Roger Reynolds: All Known All White (CD)

Available at:

…the serpent-snapping eye... is available on vinyl at:

Ping and Traces are available on vinyl at:

…the serpent-snapping eye
... (1978)
Trumpet, percussion, piano, and tape

Ping (1968)
Piano, flute, percussion, and live electronics

Traces (1968)
Flute, piano, cello, and live electronics

Liner notes by Roger Reynolds and Peter Yates

Primary Artist(s): Edwin Harkins, Trumpet; Cecil Lytle, Piano; Daryl Pratt, Percussion, Roger Reynolds, Piano; Karen Reynolds, Flute; Paul Chihara, Percussion; Alan Johnson, Electronics; Yuji Takahashi, Piano; Lin Barron, Cello

Label: Pogus P21025-2

Dates of recording: 1972, 1984
Recording: Josef Kucera, James Campbell

Editing: Josef Kucera

About …the serpent-snapping eye...:
My intention … was to explore those situations in which a loss of orientation leads us more deeply into the moment itself. There is a certain aquatic feel to the music, in which the performers are joined with a complex and sonorous fabric of computer generated sound. […] The work is twenty minutes long, divided into three roughly equal sections. In the first, the primary aim of the performers is to match, submit to and intensify the taped sounds. The second, in which the synthesized sounds are sparse, introduces a feeling of independence as the performers respond, reflecting on models provided by the tape. In the final section, the live performers complement and elaborate upon – they attempt to augment – the synthesized sound.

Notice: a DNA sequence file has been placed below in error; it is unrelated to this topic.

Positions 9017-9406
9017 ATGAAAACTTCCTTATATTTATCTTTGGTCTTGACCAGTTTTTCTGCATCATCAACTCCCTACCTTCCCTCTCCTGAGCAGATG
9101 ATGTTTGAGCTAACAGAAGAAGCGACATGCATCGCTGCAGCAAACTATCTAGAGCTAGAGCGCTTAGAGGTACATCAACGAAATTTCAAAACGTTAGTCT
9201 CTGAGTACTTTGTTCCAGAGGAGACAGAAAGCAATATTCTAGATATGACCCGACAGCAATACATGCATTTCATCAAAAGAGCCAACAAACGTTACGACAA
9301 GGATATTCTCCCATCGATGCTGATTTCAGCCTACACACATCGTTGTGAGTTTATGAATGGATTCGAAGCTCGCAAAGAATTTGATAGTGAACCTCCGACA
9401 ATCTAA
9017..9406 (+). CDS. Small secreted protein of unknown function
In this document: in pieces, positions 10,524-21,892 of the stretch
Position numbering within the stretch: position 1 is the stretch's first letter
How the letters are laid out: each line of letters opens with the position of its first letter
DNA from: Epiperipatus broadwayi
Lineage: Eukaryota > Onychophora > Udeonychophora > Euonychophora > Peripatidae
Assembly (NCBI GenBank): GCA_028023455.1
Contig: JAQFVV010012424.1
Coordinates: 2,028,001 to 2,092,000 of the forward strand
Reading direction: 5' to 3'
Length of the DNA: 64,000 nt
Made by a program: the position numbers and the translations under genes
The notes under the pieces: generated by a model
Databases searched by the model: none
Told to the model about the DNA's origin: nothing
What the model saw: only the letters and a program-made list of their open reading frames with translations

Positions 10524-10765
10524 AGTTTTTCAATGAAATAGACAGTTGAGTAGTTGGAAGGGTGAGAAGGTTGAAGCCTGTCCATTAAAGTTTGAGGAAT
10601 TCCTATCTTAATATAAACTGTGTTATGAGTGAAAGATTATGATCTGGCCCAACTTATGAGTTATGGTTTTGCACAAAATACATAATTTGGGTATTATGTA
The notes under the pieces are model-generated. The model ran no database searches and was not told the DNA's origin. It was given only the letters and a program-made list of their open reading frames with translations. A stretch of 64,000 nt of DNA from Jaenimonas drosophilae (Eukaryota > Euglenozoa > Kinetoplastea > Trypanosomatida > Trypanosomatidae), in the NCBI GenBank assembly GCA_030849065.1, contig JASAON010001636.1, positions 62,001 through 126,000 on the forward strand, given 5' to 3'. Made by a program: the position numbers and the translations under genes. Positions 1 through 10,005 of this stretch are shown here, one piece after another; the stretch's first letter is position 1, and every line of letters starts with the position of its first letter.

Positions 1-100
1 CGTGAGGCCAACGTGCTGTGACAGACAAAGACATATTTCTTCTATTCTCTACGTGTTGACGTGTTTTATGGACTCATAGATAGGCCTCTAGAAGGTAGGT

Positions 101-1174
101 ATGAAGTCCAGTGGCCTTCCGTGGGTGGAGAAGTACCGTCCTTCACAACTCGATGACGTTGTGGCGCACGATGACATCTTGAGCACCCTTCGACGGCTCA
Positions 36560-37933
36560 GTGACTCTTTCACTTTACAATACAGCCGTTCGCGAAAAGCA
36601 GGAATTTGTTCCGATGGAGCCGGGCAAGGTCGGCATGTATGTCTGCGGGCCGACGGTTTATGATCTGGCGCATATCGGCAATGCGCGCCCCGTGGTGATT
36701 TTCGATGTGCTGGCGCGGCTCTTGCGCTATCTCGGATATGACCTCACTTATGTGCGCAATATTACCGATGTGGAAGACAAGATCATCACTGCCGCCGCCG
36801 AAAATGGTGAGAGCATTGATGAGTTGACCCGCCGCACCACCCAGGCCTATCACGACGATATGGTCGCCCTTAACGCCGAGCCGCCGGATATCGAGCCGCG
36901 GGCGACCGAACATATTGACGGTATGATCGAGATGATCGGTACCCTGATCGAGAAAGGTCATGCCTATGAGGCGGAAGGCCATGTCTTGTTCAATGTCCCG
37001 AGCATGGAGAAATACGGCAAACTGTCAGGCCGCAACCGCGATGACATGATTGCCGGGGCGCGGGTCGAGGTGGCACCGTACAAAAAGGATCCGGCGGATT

– Roger Reynolds

About Ping and Traces:
These recordings were made at the University of California, San Diego, where Reynolds had just taken up a position. The project was sponsored by an award from the American Academy of Arts and Letters, of which Reynolds was the winner in 1971.

“The conception of Ping evolved during a two-year germination period, {and] includes three elements: [a] Beckett text on 160 slides designed by Karen Reynolds; a film; and combined instrumental, taped, and electronic sound. PING is the first break in the composer’s commitment to fully defined, ornamental textures. The piece is without score, although the individual parts are detailed.

Traces follows a more abstract succession of instrumental [sections], the pockets of predefined order being gradually more localized, the temporal and sensory content expanding in importance…. The total effect of the work – highly ordered concentrations of events strung along extended and formless strands of sound – necessitates dwelling upon these reflective trailings-away of selected elements from each movement after its organized detail is completed.

The two pieces … were composed to complement one another.”

– Peter Yates